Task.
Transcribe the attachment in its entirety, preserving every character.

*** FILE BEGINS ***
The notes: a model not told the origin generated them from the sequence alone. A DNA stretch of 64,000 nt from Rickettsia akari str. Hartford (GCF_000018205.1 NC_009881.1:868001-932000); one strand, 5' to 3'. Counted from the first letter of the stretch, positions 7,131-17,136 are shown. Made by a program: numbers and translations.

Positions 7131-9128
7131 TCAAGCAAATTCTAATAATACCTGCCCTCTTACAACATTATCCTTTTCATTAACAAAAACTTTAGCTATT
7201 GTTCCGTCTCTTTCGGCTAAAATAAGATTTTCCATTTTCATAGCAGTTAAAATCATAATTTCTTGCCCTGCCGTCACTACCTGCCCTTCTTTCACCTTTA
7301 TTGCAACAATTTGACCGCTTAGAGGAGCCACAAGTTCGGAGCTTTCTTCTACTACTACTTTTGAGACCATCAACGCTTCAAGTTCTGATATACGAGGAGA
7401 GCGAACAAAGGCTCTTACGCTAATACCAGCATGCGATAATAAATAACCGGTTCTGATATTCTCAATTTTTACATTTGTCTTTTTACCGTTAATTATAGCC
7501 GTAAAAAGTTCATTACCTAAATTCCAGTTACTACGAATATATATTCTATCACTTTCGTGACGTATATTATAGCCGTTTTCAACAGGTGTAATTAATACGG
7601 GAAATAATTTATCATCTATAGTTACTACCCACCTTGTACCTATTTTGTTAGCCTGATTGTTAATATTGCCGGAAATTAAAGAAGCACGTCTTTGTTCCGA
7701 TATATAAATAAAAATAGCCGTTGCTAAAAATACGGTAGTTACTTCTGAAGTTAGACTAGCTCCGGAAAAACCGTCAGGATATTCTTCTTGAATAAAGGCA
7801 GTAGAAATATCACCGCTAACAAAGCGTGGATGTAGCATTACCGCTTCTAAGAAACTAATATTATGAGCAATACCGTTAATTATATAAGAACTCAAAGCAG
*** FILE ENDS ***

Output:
The notes: a model not told the origin generated them from the sequence alone. A DNA stretch of 64,000 nt from Rickettsia akari str. Hartford (GCF_000018205.1 NC_009881.1:868001-932000); one strand, 5' to 3'. Counted from the first letter of the stretch, positions 7,131-17,136 are shown. Made by a program: numbers and translations.

Positions 7131-9128
7131 TCAAGCAAATTCTAATAATACCTGCCCTCTTACAACATTATCCTTTTCATTAACAAAAACTTTAGCTATT
7201 GTTCCGTCTCTTTCGGCTAAAATAAGATTTTCCATTTTCATAGCAGTTAAAATCATAATTTCTTGCCCTGCCGTCACTACCTGCCCTTCTTTCACCTTTA
7301 TTGCAACAATTTGACCGCTTAGAGGAGCCACAAGTTCGGAGCTTTCTTCTACTACTACTTTTGAGACCATCAACGCTTCAAGTTCTGATATACGAGGAGA
7401 GCGAACAAAGGCTCTTACGCTAATACCAGCATGCGATAATAAATAACCGGTTCTGATATTCTCAATTTTTACATTTGTCTTTTTACCGTTAATTATAGCC
7501 GTAAAAAGTTCATTACCTAAATTCCAGTTACTACGAATATATATTCTATCACTTTCGTGACGTATATTATAGCCGTTTTCAACAGGTGTAATTAATACGG
7601 GAAATAATTTATCATCTATAGTTACTACCCACCTTGTACCTATTTTGTTAGCCTGATTGTTAATATTGCCGGAAATTAAAGAAGCACGTCTTTGTTCCGA
7701 TATATAAATAAAAATAGCCGTTGCTAAAAATACGGTAGTTACTTCTGAAGTTAGACTAGCTCCGGAAAAACCGTCAGGATATTCTTCTTGAATAAAGGCA
7801 GTAGAAATATCACCGCTAACAAAGCGTGGATGTAGCATTACCGCTTCTAAGAAACTAATATTATGAGCAATACCGTTAATTATATAAGAACTCAAAGCAG